What Is a Universal Test Machine?
A modern Universal Test Machine (UTM) is a highly accurate, precision-measurement device used to apply tension and compression forces to a variety of materials, parts, and finished products. Modern UTM’s can apply these forces at very precise speeds and due to advances in technology many other parameters can now be incorporated into a test procedure. Measurement parameters such as Stress and Strain, break detection, yield point, elongation, load holding, cycle testing, and many other procedures are now common on Universal Test Machines.
However, not all Universal Test Machines are created equally. Some Universal Test Machines can apply a wide range of test parameters to samples while others may only be capable of applying a single test parameter. For example, not all Universal Test Machines are able to measure Stress, Strain, or Yield Point, so careful consideration should be given to what calculations are important to your test procedure as you evaluate different UTM’s.
The sample being tested on a Universal Test Machine can range from the most advanced synthetic fiber or metal alloy to a finished part or product from any industry. Practically any part or component that will fit on a Universal Test Machine can likely be tested. If samples do not fit on a standard Universal Test Machine having a UTM custom built is common and often the only way to properly test large samples.
History of Universal Test Machines
UTMs have been around for well over 150-years and have played an integral part in the evolution of new materials as well as finished parts and products from every industry. Development was largely driven by the Industrial Revolution of the mid-1800’s and the increasing use of iron and steel in industrial applications.
While the UTM began as tool to measure the strength of Iron and Steel, it has evolved into a tool to measure the strength and material properties of many other materials such as plastic, rubber, fabric, wood, and composite materials such as Nylon or Kevlar. Just like the microscope revolutionized biology when it was invented, the UTM helped revolutionize a new field of Engineering known as Materials Science. This field of science has evolved into a combination of many fields devoted to the study and understanding of new and existing materials.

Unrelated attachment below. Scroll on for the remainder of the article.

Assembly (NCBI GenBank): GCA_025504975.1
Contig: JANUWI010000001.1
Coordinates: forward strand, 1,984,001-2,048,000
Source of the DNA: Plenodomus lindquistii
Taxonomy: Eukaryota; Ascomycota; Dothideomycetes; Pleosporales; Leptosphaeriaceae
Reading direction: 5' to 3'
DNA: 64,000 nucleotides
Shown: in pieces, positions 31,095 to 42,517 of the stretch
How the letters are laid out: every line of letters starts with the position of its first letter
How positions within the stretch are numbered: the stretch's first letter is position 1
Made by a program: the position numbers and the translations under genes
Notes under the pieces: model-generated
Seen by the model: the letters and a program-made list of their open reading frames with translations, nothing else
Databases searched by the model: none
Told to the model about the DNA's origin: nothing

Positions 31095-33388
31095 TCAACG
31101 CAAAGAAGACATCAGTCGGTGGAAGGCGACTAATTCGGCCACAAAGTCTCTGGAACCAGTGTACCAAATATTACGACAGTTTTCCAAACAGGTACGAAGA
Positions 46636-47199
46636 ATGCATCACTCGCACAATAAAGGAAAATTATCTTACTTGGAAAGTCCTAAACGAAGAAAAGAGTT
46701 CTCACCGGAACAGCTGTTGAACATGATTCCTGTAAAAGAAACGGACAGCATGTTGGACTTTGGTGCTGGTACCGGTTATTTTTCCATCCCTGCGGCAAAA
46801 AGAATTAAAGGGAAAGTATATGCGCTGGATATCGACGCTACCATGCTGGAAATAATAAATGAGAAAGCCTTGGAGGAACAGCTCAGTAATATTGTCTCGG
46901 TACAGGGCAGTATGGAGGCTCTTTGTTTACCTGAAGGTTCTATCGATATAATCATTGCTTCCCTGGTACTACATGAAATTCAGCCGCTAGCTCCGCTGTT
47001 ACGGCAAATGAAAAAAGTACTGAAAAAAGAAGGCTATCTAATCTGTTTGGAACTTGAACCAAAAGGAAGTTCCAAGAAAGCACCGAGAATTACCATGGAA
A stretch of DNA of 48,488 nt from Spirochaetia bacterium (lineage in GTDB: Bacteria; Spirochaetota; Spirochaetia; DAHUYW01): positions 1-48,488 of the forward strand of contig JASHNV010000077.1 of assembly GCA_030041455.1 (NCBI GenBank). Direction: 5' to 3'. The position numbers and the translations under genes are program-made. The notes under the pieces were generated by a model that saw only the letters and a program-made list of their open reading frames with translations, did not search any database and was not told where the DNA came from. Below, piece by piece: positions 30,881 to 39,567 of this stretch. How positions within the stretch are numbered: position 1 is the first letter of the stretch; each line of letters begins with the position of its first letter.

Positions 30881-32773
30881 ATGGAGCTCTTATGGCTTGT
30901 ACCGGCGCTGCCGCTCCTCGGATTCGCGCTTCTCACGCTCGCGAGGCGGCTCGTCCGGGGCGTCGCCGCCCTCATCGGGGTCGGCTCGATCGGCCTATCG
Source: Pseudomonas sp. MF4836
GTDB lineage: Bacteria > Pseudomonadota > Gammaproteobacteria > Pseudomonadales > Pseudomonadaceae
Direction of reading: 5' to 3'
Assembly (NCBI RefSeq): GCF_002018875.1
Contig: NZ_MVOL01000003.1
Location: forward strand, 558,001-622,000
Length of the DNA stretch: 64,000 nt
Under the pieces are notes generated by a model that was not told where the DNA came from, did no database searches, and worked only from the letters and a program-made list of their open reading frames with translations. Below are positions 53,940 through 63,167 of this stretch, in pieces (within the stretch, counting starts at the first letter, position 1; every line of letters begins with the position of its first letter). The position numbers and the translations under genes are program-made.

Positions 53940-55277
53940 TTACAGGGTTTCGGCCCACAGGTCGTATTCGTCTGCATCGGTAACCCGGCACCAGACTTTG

The Role of a Universal Test Machine
Once a new material, product or part is developed one of the first questions asked is, how strong is this new part or material? This fundamental question is the essence of why the UTM was developed and why they are still used so frequently across so many different industries. Like all instruments used in scientific measurement, the UTM began as a simple device that has evolved into a highly complex system of components, some of which are unique to a specific material, product or test standard.
The basic components of a modern UTM include
- Test Frame
- Load Cell
- Cross Head
- Strain measurement device (if this measurement is required)
- Data Recording and output device which has evolved to mean software
- Grips & Fixtures used to hold the sample for testing
Careful attention should be given to each component so that accurate, reliable, and repeatable testing can be performed.
How to Determine the Proper Test Procedures
In most cases the test procedure you choose to implement will be based upon a published test standard, or a set of specifications that have been developed internally based on proper R&D, quality control and statistical analysis.
There are literally thousands of test standards available for consideration when one factors in the different governing bodies and variations that exist between each. Specific standards exist for certain materials such as Steel, Plastic, Rubber, Wood, Paper and Composites. Test standards are very detailed and govern such things as sample size, sample preparation, test speed, calculations to be determined, test frame specifications, accuracy requirements, and many other variables to ensure accurate and repeatable testing procedures.
Most test standards are developed by a committee of industry professionals with varying backgrounds. Standards are reviewed by committees on a frequent basis and they are updated regularly. Some of the more common test standards are published by the following organizations, but several industry-specific organizations also publish standards. Examples are listed below.
- ACI - American Concrete Institute
- ANSI - American National Standards Institute
- API - American Petroleum Institute
- ASTM - American Society for Testing and Materials
- BSI - British Standards institute
- CEN - The European Committee for Standardization
- DIN - German Institute for Standardization
- GB – Chinese Test Standards
- ISO - International Organization for Standardization
- JIS - Japanese Industrial Standards
- TAPPI - The Technical Association of Pulp and Paper Industry
Why United Testing Systems?
United Testing Systems has been manufacturing Universal Test Machines since 1964. Our experienced engineers and sales staff can provide you with detailed information on which test system will work best for your particular needs and challenges. Capabilities and prices of Universal Test Machines vary widely across our industry and United prides itself on being able to save our customers tens of thousands of dollars versus our competition.